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China's state-run banks cut deposit rates to stimulate sluggish economic growth

yuan china
An employee counts money at the last workday of a week at a bank in Taiyuan, Shanxi province, June 28, 2013.REUTERS/Jon Woo
  • Six Chinese state-run banks cut their deposit rates, Bloomberg reported.

  • This will eventually ease lending rates, prompting more borrowing among consumers and businesses.

  • But China may still have to introduce other stimulus policies to incite further growth.

Six of the largest state-run banks in China have slashed deposit rates, as the country looks for ways to stimulate its decelerating economy.

On Thursday, institutions such as Industrial & Commercial Bank, Agricultural Bank of China, and Bank of China lowered rates by 15 basis points for three-year and five-year deposits and by 10 basis points for two-year rates, Bloomberg reported.

Additionally, on-demand deposit rates dropped by 5 basis points, falling to their lowest level since 1996, The Financial Times said.

Previous rate trimming occurred in September. This week's moves come at the urging of Chinese authorities, who hope the extra funds may stimulate consumption and ease fundraising difficulties.

After an eventful first quarter, expectations of a continued post-pandemic rebound in China dimmed as manufacturing output, exports, and consumer activity all cooled substantially.

And while the country has lowered its growth target from prior years to 5% for 2023, some analysts indicate that progress may be challenged, given limited investment and increasing geopolitical tensions with the West.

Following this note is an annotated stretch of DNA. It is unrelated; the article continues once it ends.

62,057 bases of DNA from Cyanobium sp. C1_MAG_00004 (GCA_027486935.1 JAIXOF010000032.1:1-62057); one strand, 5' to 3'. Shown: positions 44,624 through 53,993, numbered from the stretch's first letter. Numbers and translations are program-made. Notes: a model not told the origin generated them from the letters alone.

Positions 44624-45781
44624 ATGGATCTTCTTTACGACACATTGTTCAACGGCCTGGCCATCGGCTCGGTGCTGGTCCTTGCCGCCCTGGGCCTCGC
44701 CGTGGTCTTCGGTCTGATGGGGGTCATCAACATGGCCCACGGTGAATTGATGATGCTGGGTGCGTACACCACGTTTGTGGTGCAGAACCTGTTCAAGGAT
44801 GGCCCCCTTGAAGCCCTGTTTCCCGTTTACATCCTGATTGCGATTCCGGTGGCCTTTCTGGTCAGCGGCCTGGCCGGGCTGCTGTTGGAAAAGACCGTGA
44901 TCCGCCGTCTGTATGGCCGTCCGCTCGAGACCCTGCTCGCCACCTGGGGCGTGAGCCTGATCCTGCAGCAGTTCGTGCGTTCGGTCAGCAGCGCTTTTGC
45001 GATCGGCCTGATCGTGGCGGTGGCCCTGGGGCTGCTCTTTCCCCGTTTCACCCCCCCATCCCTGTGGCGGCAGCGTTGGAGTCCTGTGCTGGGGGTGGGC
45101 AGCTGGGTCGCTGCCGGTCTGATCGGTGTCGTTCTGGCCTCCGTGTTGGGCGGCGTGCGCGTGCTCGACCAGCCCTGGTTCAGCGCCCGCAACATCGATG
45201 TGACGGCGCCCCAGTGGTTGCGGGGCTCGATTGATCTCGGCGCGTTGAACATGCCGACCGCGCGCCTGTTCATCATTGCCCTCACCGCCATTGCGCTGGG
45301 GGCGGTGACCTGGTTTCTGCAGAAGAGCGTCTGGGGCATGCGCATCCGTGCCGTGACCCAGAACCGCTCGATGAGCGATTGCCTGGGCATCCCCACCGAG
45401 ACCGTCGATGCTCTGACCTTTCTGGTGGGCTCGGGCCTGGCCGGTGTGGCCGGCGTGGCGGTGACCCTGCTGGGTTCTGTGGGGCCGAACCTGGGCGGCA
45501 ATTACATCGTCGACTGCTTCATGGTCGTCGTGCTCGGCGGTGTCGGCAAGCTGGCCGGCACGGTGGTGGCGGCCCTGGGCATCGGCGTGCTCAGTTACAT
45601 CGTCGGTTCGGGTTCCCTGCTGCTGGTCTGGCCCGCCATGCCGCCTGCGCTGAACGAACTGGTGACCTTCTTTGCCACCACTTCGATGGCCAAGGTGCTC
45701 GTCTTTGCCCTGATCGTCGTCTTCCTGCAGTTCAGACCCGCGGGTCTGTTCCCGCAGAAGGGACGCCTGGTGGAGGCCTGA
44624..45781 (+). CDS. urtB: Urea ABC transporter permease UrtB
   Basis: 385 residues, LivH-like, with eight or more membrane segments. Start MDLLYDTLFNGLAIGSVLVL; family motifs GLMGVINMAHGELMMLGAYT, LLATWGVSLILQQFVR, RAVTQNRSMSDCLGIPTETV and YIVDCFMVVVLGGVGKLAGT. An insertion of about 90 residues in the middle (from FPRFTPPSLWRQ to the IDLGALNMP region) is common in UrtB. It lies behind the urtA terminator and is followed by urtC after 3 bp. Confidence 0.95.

By lowering deposit rates, banks can expect reduced costs, leading towards diminished lending rates. According to one analyst cited by FT, Thursday's cuts could save state lenders $16.8 billion in funding.

The rate's easing would also incentivize more borrowing among consumers and businesses. Meanwhile, Chinese households may also be disincentivized to stockpile more cash with lenders, having accumulated $2.6 trillion in savings earlier in the year.

It's unlikely that China will ever provide direct stimulus to its economy, analysts previously told Insider, as the country is still contending with the debt consequences of its last stimulus-driven recovery.

But according to Bloomberg, expectations are rising of further policy changes that may incite economic growth. For instance, reserve requirement ratios may be cut by China's central bank in upcoming months.

Read the original article on Business Insider